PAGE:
And Americans say they’d make the investment. Last year, Consumer Reports issued a poll showing that 58% of Americans were willing to pay more up front for an increase in fuel efficiency. Around the same time last year, the Consumer Federation of America released a survey showing that three quarters of Americans supported an increase in fuel economy standards, with a 65% wanting aggressive targets of 60 mpg by 2025.

With manufacturers, labor unions, and consumers all throwing their support behind fuel efficiency, this should be a policy solution that our nation’s policymakers should be able to agree on.

7 Responses to A Real Solution To High Gas Prices: New Fuel Economy Standards Will Save Consumers Billions Of Dollars Per Year

  1. Ken Barrows says:

    That will work. Fewer (do I hear less than 50%) new cars will be produced, people will have to live closer to work, and mass transit will skyrocket.

    If somehow the same number of cars or even more are produced with the new standard, then it’s game over.

  2. Sasparilla says:

    Definitely nice to see these standards move forward. This is something Obama can be proud of and something only his administration (and not a Romney administration) would do.

    Its funny about plug-in vehicles and how the newsies (WSJ just recently) look at their generation 1 prices and write them off. If batteries were a mature technology with little prospect for significant advances in price and capacity it would be a logical assumption – but that’s not the case.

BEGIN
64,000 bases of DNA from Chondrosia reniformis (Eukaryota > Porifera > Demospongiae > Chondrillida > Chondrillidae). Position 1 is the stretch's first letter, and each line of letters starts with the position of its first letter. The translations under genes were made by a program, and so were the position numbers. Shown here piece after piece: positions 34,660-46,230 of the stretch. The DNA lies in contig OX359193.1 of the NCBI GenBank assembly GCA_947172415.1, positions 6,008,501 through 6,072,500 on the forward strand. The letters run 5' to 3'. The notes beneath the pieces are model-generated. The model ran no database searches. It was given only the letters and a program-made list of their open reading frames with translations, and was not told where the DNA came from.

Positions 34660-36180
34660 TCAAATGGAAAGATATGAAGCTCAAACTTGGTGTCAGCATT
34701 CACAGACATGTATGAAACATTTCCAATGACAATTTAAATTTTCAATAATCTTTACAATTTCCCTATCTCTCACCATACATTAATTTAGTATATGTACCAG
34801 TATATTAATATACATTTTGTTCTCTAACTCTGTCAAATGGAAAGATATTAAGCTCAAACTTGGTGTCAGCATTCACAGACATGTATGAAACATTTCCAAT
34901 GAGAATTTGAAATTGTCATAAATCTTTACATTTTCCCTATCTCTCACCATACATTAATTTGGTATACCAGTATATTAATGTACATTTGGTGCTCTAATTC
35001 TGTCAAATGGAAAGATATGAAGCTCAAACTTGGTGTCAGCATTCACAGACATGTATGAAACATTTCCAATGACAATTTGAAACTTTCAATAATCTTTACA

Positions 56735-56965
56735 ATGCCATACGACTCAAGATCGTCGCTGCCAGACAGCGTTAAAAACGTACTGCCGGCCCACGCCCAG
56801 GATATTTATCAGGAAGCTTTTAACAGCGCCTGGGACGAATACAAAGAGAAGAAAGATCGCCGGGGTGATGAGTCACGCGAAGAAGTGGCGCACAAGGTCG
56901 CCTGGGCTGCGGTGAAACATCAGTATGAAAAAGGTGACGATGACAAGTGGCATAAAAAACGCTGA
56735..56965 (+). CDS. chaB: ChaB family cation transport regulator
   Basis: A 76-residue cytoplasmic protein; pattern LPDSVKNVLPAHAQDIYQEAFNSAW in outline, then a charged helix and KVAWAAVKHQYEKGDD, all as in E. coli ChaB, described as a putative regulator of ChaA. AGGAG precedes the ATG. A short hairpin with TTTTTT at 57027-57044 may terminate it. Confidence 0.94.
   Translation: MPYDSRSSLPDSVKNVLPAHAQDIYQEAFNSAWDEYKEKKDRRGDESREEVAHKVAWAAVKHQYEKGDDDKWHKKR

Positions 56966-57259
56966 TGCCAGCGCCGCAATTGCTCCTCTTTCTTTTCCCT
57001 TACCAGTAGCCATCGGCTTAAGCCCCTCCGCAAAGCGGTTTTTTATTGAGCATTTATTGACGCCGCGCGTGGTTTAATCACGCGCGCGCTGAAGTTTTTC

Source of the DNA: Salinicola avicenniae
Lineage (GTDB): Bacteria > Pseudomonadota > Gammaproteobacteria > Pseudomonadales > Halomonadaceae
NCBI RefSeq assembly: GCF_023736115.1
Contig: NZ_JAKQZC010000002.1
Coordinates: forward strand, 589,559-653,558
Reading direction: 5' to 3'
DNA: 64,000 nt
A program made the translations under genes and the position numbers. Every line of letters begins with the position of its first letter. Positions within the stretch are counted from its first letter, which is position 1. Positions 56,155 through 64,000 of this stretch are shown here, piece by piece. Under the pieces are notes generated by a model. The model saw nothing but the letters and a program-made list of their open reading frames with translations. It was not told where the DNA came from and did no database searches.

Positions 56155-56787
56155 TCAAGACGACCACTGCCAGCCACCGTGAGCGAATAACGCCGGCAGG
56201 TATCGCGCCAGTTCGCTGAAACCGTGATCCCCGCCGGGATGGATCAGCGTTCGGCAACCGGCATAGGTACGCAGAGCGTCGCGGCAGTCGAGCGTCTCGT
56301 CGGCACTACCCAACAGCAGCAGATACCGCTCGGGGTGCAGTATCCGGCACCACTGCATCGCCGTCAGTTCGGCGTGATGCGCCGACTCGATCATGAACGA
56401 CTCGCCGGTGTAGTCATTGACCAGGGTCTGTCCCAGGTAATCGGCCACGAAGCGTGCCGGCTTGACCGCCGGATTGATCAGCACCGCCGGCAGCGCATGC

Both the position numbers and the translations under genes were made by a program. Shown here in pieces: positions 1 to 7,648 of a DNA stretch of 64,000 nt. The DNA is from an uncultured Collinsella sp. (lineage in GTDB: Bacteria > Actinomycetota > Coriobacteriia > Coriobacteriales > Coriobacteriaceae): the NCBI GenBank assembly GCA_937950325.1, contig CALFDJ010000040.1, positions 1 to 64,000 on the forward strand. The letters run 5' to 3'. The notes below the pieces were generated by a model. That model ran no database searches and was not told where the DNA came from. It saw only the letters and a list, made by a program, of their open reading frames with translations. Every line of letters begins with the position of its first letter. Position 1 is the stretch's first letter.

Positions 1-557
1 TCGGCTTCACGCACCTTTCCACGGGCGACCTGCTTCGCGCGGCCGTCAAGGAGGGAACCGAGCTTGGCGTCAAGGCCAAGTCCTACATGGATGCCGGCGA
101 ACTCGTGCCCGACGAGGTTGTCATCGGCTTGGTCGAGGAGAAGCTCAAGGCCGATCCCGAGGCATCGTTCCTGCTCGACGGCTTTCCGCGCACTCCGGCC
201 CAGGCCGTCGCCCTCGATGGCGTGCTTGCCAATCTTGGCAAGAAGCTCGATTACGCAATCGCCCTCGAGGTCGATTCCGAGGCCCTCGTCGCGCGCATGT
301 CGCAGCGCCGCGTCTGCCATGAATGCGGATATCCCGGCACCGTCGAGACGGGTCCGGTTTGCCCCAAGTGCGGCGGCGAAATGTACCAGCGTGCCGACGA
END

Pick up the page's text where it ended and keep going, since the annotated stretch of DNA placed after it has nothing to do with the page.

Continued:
As detailed in the article below vehicle battery costs have declined by over 30% since 2009 (and 14% last year alone) with these cost improvements expected to continue and compound throughout this decade and beyond. Capacity increases are expected by the DOE to be at least 70% (compared to the Gen 1 Volt and Leaf batteries) by 2015 with expectations that that will increase significantly in the years thereafter. Basically because of the Leaf and Volt large amounts of money are now being invested on improving batts for vehicles (which wasn’t happening before) and its paying off.

    By around 2020 plug-in vehicles will be no-brainer choices to many consumers (not the $16k vehicle but definitely the $23k vehicle) and will suck the wind out of large chunks of ICE vehicle market purchases purely on economics alone even without a carbon price. We’re going to witness a disruptive technology take hold in the automotive market over this decade, it’ll be very gratifying to watch.